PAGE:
True Caveman: Don’t. Just don't. Betraying your school isn’t worth it.
Not attending all the dances you can: Not being asked to a dance is understandable, but not asking is inexcusable. Not only do you miss out on a ton of fun, but someone else (who you should have asked) has to stay home too. Even if dancing isn’t your thing, school dances are still a blast. Get a big group together, and go!
Not attending all the games you can: Sports can be hard to follow if you aren’t an avid fan. That doesn’t change the fact that sports are a huge part of high school (especially here at Lone Peak). Games are so much more than just sitting in the stands. From screaming at the top of your lungs to stomping so hard the bleachers shake, you really do miss out if you don’t go. If you go, go all out! Face paint, school t-shirts, and the swag blanket that’s sold in the finance office. Even if you don't know a quarterback from a McDonald’s quarter pounder, show some school spirit and get to a game.
Not making new friends: Nothing is wrong with having a friend that you’ve known for over ten years, but high school is full of new people. Take a chance and talk to somebody you don’t know in one of your classes. New friends bring new opportunities and new point of views. Stay friends with those people from Elementary school, but don’t let them limit you from making new friends. It’s okay to not eat lunch with them everyday or to alternate weekends that you spend with each of them. Or, even better, introduce your older friends to your newer friends, after all, they need to make new friends too.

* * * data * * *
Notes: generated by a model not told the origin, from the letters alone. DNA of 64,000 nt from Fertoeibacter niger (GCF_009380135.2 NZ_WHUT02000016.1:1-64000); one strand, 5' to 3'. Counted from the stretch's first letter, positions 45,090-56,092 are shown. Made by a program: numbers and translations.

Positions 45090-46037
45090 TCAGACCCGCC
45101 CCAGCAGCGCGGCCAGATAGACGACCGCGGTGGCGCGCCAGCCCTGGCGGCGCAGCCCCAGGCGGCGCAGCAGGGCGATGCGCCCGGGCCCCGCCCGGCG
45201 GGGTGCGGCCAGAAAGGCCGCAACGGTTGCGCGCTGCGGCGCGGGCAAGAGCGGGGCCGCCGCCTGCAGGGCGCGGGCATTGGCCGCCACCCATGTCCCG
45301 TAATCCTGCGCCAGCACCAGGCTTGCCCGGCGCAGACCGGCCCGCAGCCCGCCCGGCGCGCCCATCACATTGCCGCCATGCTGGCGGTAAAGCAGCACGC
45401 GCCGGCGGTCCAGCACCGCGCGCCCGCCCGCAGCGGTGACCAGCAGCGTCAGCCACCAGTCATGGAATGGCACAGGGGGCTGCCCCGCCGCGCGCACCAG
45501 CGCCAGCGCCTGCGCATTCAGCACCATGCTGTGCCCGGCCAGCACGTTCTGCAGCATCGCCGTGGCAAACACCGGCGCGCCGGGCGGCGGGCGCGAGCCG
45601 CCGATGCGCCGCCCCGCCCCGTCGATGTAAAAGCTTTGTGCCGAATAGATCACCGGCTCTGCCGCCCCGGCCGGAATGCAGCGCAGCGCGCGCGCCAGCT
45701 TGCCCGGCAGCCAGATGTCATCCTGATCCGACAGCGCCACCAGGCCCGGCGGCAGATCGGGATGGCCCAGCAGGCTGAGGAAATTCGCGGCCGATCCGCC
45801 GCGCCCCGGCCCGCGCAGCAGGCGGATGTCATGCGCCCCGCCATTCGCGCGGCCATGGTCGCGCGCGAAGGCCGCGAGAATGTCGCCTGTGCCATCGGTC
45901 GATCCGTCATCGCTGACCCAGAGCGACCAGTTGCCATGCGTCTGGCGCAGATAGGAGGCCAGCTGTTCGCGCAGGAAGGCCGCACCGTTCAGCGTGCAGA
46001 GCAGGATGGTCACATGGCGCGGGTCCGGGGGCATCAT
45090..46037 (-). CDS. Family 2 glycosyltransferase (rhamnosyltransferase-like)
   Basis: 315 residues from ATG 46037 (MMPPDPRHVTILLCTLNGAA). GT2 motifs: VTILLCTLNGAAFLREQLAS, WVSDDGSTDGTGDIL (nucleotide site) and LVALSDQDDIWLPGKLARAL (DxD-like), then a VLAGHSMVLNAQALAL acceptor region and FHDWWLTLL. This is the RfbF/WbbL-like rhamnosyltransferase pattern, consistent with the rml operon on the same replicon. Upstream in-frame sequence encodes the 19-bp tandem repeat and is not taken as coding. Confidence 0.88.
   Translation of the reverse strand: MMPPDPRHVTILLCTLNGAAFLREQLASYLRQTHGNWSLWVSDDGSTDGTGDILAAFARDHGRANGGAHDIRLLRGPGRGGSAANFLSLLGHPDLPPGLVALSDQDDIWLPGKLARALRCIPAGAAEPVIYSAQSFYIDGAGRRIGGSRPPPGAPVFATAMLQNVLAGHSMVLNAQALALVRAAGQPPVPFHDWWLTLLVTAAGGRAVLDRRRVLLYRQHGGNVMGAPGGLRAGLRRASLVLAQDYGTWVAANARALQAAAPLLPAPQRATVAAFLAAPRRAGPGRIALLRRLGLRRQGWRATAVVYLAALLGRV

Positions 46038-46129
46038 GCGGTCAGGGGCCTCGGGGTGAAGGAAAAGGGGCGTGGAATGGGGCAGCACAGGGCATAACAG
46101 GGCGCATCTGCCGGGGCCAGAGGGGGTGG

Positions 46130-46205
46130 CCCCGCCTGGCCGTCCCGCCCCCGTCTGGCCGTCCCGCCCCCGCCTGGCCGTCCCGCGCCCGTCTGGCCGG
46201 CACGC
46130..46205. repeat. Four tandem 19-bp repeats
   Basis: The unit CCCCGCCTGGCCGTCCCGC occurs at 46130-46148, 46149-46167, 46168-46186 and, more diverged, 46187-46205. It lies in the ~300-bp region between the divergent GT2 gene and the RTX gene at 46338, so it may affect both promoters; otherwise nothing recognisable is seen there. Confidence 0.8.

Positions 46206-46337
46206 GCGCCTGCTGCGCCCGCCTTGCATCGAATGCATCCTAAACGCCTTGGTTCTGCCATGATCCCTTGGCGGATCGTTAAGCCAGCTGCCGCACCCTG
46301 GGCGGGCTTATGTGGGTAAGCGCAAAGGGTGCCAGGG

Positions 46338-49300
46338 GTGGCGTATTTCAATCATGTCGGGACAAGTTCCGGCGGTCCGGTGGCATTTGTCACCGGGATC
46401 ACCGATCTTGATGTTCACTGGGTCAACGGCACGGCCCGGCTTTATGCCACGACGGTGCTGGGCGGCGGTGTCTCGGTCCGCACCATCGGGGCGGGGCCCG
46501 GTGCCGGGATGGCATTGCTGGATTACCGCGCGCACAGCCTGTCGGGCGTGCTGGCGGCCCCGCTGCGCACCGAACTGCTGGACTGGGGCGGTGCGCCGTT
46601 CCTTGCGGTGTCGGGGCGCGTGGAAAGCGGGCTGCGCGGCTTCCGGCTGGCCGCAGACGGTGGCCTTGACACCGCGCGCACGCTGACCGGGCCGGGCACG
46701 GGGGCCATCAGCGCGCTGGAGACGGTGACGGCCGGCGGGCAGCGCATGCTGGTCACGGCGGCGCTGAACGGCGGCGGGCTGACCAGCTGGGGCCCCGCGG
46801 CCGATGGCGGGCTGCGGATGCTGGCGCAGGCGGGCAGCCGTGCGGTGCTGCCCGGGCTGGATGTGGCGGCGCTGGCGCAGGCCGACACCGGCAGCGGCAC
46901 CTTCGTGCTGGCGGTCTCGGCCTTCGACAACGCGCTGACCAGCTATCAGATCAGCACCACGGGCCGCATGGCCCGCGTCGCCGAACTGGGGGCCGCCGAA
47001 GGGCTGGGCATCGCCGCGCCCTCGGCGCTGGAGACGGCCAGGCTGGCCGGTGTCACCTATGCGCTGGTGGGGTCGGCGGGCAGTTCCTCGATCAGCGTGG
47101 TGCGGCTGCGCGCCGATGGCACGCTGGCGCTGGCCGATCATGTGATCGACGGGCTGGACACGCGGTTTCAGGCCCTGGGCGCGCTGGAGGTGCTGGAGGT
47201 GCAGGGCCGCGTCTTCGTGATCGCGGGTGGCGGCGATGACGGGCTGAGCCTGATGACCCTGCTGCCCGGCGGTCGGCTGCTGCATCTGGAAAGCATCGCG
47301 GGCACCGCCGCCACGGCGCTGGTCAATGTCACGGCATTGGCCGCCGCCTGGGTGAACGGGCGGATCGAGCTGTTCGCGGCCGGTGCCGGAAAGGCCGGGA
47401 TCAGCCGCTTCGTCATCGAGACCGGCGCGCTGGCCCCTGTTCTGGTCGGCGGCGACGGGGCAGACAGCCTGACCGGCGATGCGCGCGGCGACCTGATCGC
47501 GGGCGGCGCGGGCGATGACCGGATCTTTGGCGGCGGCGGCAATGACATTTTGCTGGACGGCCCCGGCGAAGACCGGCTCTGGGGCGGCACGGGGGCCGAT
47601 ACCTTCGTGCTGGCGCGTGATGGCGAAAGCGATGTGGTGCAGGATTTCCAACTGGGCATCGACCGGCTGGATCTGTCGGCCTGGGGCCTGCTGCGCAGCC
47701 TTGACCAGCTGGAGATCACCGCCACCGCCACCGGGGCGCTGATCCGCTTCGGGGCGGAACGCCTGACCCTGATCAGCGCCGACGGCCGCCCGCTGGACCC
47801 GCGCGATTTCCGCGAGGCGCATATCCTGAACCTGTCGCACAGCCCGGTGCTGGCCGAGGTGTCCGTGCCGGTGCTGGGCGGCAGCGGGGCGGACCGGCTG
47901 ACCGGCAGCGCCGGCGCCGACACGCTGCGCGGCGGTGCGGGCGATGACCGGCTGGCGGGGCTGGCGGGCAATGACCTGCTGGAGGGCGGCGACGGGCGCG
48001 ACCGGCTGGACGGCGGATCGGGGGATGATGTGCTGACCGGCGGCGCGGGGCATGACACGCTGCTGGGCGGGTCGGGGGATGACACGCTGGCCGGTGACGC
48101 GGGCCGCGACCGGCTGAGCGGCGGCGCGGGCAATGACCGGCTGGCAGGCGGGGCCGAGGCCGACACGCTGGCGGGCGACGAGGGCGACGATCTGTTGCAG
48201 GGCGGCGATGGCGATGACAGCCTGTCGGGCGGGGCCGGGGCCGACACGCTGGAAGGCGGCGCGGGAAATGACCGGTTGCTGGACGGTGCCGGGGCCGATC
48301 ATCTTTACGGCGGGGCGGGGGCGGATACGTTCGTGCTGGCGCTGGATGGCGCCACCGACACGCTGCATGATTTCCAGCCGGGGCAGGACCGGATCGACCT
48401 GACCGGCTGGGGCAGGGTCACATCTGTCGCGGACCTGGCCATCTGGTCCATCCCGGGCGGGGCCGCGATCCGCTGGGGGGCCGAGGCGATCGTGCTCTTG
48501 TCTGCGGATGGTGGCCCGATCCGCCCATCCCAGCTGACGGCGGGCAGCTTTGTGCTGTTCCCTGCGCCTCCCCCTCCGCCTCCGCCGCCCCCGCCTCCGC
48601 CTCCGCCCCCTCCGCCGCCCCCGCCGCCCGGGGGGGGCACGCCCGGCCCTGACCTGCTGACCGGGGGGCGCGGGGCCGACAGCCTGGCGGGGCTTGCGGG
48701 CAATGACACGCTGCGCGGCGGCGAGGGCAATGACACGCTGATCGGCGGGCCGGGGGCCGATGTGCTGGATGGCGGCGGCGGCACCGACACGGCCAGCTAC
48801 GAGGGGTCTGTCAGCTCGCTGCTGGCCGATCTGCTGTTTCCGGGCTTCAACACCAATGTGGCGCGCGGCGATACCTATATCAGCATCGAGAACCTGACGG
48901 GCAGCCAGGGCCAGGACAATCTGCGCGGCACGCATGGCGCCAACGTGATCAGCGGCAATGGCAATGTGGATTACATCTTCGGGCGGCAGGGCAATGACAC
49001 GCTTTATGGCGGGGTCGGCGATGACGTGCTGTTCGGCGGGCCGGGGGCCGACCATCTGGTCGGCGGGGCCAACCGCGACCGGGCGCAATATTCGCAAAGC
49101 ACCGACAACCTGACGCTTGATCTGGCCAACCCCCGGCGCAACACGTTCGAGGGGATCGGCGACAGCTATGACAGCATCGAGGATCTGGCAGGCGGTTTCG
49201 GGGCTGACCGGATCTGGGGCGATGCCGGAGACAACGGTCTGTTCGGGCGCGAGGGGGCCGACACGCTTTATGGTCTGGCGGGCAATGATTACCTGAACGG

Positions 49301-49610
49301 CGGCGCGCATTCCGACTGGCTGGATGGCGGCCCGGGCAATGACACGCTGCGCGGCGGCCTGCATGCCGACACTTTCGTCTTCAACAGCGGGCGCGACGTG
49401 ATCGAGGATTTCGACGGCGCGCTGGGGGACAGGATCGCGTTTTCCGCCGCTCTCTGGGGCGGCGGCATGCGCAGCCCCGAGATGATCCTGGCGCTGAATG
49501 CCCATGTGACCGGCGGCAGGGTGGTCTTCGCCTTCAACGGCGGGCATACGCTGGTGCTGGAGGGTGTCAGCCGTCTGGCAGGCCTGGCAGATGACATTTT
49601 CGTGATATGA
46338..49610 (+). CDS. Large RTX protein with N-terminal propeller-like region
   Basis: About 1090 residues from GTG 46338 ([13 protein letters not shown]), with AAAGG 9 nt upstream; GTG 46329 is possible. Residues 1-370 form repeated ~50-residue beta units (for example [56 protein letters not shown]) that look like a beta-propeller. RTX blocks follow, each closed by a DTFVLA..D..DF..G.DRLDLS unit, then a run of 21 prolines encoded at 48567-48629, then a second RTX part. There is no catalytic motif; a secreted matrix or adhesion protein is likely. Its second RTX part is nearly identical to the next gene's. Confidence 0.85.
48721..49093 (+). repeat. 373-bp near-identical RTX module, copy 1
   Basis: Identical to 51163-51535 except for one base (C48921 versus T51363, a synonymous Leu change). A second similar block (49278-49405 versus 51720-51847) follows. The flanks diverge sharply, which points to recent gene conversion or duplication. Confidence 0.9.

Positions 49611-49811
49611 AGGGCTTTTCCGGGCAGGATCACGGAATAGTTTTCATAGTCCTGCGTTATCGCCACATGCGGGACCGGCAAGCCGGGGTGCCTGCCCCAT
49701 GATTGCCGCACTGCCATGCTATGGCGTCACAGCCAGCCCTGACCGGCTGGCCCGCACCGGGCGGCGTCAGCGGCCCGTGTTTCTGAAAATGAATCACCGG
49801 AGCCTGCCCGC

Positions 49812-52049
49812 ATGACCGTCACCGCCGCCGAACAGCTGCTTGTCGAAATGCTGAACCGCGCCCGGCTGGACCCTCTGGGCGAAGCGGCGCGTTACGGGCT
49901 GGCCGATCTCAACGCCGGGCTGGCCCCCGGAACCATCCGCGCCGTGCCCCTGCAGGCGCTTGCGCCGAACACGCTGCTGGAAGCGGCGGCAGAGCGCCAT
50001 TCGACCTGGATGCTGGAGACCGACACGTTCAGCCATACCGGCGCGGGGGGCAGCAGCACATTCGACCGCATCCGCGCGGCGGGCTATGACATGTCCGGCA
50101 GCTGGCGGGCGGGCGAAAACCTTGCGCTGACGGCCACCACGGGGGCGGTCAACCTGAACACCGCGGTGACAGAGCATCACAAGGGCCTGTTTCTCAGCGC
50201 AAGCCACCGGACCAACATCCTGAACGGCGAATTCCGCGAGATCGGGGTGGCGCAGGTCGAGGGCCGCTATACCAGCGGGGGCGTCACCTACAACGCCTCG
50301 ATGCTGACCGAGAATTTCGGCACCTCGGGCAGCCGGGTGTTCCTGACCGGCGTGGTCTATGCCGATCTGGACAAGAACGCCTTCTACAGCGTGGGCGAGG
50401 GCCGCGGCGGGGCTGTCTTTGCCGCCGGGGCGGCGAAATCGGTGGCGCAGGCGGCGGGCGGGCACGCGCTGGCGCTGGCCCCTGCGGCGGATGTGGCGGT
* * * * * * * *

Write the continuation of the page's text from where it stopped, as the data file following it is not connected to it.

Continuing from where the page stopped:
Taking only easy classes: Sure, keeping your 4.0 is important, but don’t do it by only taking easy classes. Challenge yourself. That doesn’t mean you have to go and register for every AP or Concurrent Enrollment class Lone Peak offers, but also don’t only take easy-A classes. Find a good balance of both. You’re not really a high schooler if you’ve never had to stay up until 3 a.m. writing an essay for one of your classes/
Failing to try: This one is pretty understandable. There’s no point in going to high school if you’re not even going to try. Try to do your best, try to finish your homework, try to get to school on time everyday. Just try!!!
Not getting out of your comfort zones: High school is all about new experiences, don’t let something as simple as comfortability keep you from trying new things. Ask people to dances, take an art class, sing in the choir, just try new things. Who knows? Maybe you’ll find something you really love. The point is, there’s no growth in the comfort zone and no comfort in the growth zone.
Not getting involved in extracurricular activities: You don’t have to be crazily over-scheduled, running from drill to chess club and back to the mathletes, but try and find an extracurricular you love. This not only allows you to participate in some awesome activities, but you’ll meet people with the same interests as you. This is a great way to make friends as well as get more involved with the school. Win-win situation!
Procrastination: You’ll miss out on a lot of fun activities and spending time with your friends and family if you put off doing your work to spend hours on Youtube. Everyone’s guilty of getting home, jamming out to some tunes, or scrolling through memes for hours, then remembering you have a five page essay due first period tomorrow morning. Just get your stuff done on time--or better yet, get it done early. Instagram, Snapchat, Twitter, and Netflix are pretty cool but you’ll get a lot more out of face to face interactions that you can have after you finish your homework.